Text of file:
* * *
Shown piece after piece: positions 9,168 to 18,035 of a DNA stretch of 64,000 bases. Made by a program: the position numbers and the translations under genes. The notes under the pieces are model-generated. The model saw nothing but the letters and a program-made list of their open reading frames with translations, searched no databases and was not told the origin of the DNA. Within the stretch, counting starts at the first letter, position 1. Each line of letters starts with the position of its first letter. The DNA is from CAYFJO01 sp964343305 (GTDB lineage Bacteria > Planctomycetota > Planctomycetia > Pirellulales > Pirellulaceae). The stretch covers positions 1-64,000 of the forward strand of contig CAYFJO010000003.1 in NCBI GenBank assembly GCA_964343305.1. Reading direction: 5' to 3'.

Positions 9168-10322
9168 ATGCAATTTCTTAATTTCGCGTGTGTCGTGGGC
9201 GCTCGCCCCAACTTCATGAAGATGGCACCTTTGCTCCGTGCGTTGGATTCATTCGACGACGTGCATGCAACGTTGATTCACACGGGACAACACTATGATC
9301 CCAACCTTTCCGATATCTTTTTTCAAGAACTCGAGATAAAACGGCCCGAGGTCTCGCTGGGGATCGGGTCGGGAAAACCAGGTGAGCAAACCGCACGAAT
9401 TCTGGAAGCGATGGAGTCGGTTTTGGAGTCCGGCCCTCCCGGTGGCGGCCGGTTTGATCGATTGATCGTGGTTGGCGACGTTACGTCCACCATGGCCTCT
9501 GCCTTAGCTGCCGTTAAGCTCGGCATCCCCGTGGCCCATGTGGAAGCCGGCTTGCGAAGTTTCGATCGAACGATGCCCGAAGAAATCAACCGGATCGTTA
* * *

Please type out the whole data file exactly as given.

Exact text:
Shown piece after piece: positions 9,168 to 18,035 of a DNA stretch of 64,000 bases. Made by a program: the position numbers and the translations under genes. The notes under the pieces are model-generated. The model saw nothing but the letters and a program-made list of their open reading frames with translations, searched no databases and was not told the origin of the DNA. Within the stretch, counting starts at the first letter, position 1. Each line of letters starts with the position of its first letter. The DNA is from CAYFJO01 sp964343305 (GTDB lineage Bacteria > Planctomycetota > Planctomycetia > Pirellulales > Pirellulaceae). The stretch covers positions 1-64,000 of the forward strand of contig CAYFJO010000003.1 in NCBI GenBank assembly GCA_964343305.1. Reading direction: 5' to 3'.

Positions 9168-10322
9168 ATGCAATTTCTTAATTTCGCGTGTGTCGTGGGC
9201 GCTCGCCCCAACTTCATGAAGATGGCACCTTTGCTCCGTGCGTTGGATTCATTCGACGACGTGCATGCAACGTTGATTCACACGGGACAACACTATGATC
9301 CCAACCTTTCCGATATCTTTTTTCAAGAACTCGAGATAAAACGGCCCGAGGTCTCGCTGGGGATCGGGTCGGGAAAACCAGGTGAGCAAACCGCACGAAT
9401 TCTGGAAGCGATGGAGTCGGTTTTGGAGTCCGGCCCTCCCGGTGGCGGCCGGTTTGATCGATTGATCGTGGTTGGCGACGTTACGTCCACCATGGCCTCT
9501 GCCTTAGCTGCCGTTAAGCTCGGCATCCCCGTGGCCCATGTGGAAGCCGGCTTGCGAAGTTTCGATCGAACGATGCCCGAAGAAATCAACCGGATCGTTA